Local authorities engage in a wide range of activities, including licensing, planning, social services, making byelaws, highway maintenance, housing, waste disposal and the administration of pension funds. The list is long and disparate. Local government lawyers advise local authorities on the lawfulness of their decisions in these areas and represent them in court. All of this activity has a statutory foundation; therefore a good deal of the work involves statutory construction (working out what a statute means) and it all involves the practical application of public law principles.
A local government law barrister's work
Local authority cases can occur in a wide range of different tribunals. An example is an application for judicial review of a local authority’s decision in the Administrative Court. Such a case starts with an exchange of documents by claimant and defendant. The court then decides whether to grant permission to apply for a review. If permission is granted, there is a hearing. There are usually no live witnesses: the issues are decided on the basis of legal arguments and written evidence.
Clients are generally local authority full-time employees, called officers. They tend to be hard working and well informed about their own specialist areas.
A barrister working in this area may have several cases on the go at any one time but will be unlucky if they all simultaneously need urgent work. However, this can happen. Clerks will ensure that cases are not listed to be heard at the same time. The amount of time that barristers spend in court will depend on what areas they practise in. A barrister who does planning law may spend weeks in planning inquiries, and one doing housing law may frequently do appeals in the county court. On the other hand, a barrister specialising in issues regarding ‘vires’ (‘powers’: what local authorities may and may not do) may rarely go to court because much of that work is advisory.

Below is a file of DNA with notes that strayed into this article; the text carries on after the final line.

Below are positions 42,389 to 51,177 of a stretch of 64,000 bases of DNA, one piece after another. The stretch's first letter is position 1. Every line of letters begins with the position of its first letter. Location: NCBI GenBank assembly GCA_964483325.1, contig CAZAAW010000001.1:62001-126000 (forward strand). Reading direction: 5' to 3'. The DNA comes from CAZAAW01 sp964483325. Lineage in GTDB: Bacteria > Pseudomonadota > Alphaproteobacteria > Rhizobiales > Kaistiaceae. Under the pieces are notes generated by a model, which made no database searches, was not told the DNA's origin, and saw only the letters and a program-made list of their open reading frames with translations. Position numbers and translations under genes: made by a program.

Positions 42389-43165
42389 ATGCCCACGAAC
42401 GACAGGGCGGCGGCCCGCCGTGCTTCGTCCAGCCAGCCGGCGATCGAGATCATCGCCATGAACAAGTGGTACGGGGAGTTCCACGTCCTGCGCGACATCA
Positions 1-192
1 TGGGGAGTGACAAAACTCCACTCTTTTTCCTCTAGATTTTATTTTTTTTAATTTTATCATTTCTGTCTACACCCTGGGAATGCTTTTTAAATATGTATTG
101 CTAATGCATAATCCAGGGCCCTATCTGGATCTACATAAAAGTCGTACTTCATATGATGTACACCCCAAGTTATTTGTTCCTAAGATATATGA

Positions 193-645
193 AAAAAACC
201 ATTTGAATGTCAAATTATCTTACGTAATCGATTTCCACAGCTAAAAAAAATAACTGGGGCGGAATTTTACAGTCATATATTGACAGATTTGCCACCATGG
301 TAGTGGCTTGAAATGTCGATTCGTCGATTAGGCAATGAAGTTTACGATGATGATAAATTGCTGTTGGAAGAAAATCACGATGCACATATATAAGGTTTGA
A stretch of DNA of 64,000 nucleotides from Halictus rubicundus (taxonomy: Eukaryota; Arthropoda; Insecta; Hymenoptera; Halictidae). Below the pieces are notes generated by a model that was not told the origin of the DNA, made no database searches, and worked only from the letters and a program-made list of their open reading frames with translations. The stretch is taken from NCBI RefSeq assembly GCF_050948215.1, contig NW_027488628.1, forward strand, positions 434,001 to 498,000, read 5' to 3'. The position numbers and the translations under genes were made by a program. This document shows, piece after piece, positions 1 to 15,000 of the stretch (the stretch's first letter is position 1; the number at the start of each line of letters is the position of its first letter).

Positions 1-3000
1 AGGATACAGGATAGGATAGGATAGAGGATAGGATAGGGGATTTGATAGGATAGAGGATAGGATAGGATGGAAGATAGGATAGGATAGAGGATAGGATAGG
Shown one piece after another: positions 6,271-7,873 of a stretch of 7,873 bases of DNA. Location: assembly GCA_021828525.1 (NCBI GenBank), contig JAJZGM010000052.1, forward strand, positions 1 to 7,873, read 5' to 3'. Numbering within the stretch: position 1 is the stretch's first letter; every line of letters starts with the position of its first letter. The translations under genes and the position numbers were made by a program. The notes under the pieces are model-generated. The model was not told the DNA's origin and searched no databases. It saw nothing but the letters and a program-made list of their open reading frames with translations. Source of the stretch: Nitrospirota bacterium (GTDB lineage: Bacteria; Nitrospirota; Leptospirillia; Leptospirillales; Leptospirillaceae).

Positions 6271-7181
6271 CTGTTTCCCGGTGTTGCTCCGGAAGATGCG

This is an area in which it is possible to have a sensible work-life balance, particularly if most of one’s court work is in the Administrative Court. However, life as a planning barrister can be much more hectic, with frequent travelling and long inquiries. Generally, socialising with clients is not necessary. The best aspect of this area of work is its sheer variety. The worst can be the insights it provides into the harrowing circumstances of some people’s lives.
This area of work is buoyant: the scale of local authority activity and the complexity of the relevant legislation mean that there will always be questions about what local authorities may lawfully do.
What skills do local government law barristers need?
- Good analytical skills.
- A down-to-earth approach.
- The ability to communicate well with non-professional clients.
- Being a good listener.
- Teamwork skills.
- An interest in other human beings.
Local government law pupillages
Work as a pupil will depend on the practice of the pupil supervisor. It might involve drafting an acknowledgement of service in a judicial review application (a written reply by a defendant to an application for judicial review), a skeleton argument for a hearing, writing an advice on vires, or doing legal research. In a reasonably civilised set of chambers it should only exceptionally involve an all-nighter.
Types of law practised
- Housing law.
- Licensing law.
- Pensions law.
- Planning law.
ELISABETH LAING is a barrister at 11KBW. She read classics and law at Cambridge and was called to the Bar in 1980. She returned to practice in 1995 after a maternity break of nearly eight years. She is a recorder and a member of the attorney general’s A Panel of Counsel.